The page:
She had been knocking around the top tier of Irish rowing for several years, part of the quad that competed at the 2013 World Junior Championships – the same year she went to Fordham – and making a steady progression to the top tier as a senior.
Lambe’s story is one defined, in many ways, by those who came before her, those who lit the path. The 23-year-old Dubliner is the younger sister of Rio Olympian Claire Lambe, and she began rowing in 2012, earning her first international experience in 2014.
A student of international commerce and German at UCD, a rower who for so long existed in the shadowed slipstream of her sister, but in recent months her achievements brought a spotlight all her own.
“I think she’s getting a bit rats that people are calling her my sister now instead of me being Claire’s,” she laughed the other day in Tokyo.
Lambe had long thought of the Olympics as this faraway ideal, something for people who weren’t her.
“You always think of Usain Bolt and all these amazing superstars,” she said. “But when I saw my sister do it I was like, ‘oh, I know her, she’s normal enough. If she can do it why can’t I? Why can’t anyone?’”
Why can’t anyone? If they were to plaster a motto on the wall at the national centre in Skibbereen, perhaps it should be that, a snippet that encapsulates the mentality of those taking to the water in green this week.
After all the fourth member of the crew, Emily Hegarty, was one of those with the good fortune to grow up in what is, pound for pound, the town that is the most efficient medal factory in world rowing. Hegarty, 22, couldn’t help being aware of the sport’s tradition through her childhood.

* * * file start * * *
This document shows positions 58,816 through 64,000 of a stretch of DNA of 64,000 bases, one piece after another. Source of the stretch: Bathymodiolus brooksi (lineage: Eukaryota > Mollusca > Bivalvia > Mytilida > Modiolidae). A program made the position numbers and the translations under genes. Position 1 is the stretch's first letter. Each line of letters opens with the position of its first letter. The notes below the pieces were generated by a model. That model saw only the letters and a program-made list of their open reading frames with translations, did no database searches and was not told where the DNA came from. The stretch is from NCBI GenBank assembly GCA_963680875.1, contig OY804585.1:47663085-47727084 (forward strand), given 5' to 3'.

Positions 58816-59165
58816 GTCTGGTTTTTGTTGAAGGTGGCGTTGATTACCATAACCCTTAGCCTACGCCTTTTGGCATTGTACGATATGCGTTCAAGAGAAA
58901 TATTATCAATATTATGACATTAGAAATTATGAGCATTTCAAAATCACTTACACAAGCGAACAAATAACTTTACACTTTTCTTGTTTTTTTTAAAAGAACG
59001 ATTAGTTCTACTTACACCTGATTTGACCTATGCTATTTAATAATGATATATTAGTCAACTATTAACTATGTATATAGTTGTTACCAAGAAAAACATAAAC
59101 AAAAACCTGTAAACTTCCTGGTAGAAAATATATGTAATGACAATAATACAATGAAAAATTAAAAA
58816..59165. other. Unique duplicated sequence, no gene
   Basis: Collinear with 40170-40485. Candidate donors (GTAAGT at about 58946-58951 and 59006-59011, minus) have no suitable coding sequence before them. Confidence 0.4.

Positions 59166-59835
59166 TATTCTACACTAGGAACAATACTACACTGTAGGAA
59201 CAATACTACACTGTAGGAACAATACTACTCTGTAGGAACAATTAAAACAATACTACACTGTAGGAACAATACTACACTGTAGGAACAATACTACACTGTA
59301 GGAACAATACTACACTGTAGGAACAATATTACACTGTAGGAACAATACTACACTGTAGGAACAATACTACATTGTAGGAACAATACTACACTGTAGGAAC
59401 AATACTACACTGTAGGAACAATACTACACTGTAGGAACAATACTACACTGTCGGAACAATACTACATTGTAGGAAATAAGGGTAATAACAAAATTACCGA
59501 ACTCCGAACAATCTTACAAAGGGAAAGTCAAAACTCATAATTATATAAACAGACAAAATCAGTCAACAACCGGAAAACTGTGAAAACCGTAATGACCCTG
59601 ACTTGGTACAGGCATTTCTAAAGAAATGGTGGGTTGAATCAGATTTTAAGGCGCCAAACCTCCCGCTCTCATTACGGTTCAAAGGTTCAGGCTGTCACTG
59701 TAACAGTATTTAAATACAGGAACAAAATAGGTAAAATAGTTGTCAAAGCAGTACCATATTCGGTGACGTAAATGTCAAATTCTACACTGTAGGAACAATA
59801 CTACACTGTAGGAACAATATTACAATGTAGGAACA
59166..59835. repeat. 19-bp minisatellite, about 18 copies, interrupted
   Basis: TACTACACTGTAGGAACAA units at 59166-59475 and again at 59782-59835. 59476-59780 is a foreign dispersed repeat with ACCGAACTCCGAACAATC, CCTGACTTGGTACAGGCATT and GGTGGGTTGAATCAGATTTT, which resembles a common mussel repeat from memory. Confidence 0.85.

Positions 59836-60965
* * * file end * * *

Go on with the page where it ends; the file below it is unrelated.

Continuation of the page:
She took up the sport in 2009 at the age of just 11, and has long been a talent earmarked for the top level. Between 2013 and 2016 she won 10 national titles. High-performance coaches sat up and took notice, welcoming her into their setup, coaxing her along the tricky path to senior success.
She won silver at the 2019 World U23 Championships and bronze in the women’s pair at the 2020 European U23s. A student in biological sciences at UCC, she split her third year to allow more time to train. The chance she had in Tokyo was a rare one, and Hegarty knew it.
“This might be the only opportunity I get to compete at an Olympics,” she told the Southern Star last year. “I need to make the most of it.”
That’s exactly what she did in recent months, years, exactly what all four of them did – lives that had to be shaped and tweaked to fit a high-performance mould, a rigorous routine of hard graft and ascetic living.
And now it has all paid off: every morning they grimaced through the dawn fog or the cold rain or the freezing winds. Every time they fell off the ergometer drenched in sweat, their muscles contracting, their stomachs churning, with the dizzying fatigue of all that was required.
Every social event they sacrificed, every time they had to say no so they could say yes to this one specific task, to offer their talents to this one specific team for the pride of their country on sport’s grandest stage.
An Olympic bronze medal. Now all of it has been worth it.